Prediction-Based Haptic Interfaces to Improve Transparency for Complex Virtual Environments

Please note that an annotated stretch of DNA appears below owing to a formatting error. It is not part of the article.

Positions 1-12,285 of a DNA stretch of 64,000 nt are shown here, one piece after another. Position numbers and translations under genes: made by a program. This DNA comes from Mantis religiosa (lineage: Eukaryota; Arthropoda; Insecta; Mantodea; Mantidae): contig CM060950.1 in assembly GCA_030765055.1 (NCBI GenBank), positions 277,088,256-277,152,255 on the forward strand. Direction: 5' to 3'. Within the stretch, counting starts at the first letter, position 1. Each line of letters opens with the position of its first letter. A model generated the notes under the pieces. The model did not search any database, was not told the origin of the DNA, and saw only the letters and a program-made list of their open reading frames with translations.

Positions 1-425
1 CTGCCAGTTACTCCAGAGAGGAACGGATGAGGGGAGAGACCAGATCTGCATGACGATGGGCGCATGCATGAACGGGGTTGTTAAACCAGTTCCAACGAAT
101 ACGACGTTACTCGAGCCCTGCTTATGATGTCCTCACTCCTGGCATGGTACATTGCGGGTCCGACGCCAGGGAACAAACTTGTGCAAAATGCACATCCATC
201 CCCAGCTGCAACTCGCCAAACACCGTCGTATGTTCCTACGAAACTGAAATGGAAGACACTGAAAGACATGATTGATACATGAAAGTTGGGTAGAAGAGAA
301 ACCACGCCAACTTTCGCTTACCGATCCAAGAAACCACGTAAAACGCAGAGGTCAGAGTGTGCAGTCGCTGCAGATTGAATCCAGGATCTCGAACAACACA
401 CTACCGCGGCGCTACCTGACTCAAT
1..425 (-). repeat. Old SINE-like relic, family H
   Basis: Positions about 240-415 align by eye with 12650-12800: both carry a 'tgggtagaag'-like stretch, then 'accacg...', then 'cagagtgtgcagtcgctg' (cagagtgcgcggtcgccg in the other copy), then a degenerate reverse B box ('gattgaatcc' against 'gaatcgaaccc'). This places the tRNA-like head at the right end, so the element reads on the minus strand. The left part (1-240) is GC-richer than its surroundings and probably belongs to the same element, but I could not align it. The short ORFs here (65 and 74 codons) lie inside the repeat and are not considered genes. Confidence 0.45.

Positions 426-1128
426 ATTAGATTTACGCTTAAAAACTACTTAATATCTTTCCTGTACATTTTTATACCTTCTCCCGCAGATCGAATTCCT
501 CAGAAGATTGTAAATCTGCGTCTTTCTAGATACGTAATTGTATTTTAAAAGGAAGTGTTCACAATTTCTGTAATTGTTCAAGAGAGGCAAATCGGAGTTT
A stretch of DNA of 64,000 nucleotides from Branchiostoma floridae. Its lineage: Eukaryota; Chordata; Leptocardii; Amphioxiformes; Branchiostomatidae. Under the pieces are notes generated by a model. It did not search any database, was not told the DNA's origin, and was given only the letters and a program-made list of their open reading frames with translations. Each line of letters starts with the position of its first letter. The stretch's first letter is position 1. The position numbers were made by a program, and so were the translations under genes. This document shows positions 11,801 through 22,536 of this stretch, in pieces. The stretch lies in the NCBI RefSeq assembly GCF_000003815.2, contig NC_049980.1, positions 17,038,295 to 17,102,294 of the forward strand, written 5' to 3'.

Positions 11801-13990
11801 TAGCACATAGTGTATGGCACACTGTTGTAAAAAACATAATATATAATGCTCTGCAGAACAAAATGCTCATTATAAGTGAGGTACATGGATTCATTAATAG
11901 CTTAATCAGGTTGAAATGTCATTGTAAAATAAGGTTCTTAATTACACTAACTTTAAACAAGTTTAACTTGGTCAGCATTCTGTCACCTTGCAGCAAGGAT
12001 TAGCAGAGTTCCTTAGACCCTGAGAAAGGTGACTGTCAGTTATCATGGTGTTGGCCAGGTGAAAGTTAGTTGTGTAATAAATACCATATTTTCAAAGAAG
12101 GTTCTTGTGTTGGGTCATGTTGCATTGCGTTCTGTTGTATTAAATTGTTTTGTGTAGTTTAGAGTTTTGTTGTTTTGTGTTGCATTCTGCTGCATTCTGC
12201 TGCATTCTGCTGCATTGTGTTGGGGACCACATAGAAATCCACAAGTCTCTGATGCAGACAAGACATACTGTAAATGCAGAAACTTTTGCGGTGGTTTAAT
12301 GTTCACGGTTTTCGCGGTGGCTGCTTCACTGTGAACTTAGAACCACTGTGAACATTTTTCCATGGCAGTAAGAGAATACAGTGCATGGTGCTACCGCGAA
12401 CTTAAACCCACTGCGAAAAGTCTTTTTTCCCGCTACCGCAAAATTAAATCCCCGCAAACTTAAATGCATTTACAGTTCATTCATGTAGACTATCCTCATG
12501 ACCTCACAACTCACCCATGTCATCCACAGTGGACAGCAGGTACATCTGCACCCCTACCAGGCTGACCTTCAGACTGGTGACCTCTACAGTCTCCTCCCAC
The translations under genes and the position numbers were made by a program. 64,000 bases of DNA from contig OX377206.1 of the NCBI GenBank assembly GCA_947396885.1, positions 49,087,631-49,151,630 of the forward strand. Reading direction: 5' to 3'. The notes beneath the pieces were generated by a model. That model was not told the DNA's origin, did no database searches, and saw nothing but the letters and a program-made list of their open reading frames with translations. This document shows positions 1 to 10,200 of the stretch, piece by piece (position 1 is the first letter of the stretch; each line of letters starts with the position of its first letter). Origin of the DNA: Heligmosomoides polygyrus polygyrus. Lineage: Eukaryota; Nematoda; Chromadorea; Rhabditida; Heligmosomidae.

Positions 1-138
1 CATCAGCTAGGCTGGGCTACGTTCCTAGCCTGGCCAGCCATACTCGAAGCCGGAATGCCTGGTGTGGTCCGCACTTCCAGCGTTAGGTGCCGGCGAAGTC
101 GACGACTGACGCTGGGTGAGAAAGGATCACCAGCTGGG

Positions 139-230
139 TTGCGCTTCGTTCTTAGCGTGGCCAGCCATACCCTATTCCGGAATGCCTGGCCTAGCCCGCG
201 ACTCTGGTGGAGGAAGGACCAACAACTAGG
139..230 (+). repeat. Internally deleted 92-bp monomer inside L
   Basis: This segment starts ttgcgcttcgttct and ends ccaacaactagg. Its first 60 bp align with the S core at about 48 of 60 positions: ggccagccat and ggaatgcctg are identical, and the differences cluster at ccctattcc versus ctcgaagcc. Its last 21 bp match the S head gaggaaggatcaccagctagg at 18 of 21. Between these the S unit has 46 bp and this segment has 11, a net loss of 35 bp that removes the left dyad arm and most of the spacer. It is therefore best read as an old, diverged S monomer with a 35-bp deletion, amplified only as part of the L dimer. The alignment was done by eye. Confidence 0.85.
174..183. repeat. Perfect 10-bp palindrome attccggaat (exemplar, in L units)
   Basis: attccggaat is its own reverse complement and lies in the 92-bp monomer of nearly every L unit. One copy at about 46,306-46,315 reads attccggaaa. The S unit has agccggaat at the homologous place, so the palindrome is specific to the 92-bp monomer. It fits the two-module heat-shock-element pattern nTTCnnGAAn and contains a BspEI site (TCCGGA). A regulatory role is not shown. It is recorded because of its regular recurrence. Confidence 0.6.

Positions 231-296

Virtual surgical training simulators are an exciting opportunity to improve surgical training, especially in challenging fields like minimally invasive surgery. Virtual surgical training requires highly accurate haptic feedback to provide effective training, however, accurate human tissue models are computationally intensive and update too slowly. This work investigates a method of improving the haptic feedback realism (or transparency) from slowly updating virtual environments by designing a control structure that takes advantage of higher update rates outside of the virtual environment. The current state of the art in surgical training and controls research is identified through a review of the relevant literature. The contributions of this work are as follows. A predictor is designed for an unknown linear-time invariant system using Lyapunov-based methods to provide an estimate of the ideal virtual environment output at a higher output rate. The predictor design is extended to a gain-scheduled predictor using linear parameter-varying systems analysis. The resulting haptic system is tested both in simulation and experiment. For linear-time invariant systems the predictor provides excellent performance, leading to experimental improvements in transparency of up to 40%. For nonlinear systems the predictor provides mixed results, ranging from negligible results to improvements of approximately 20%.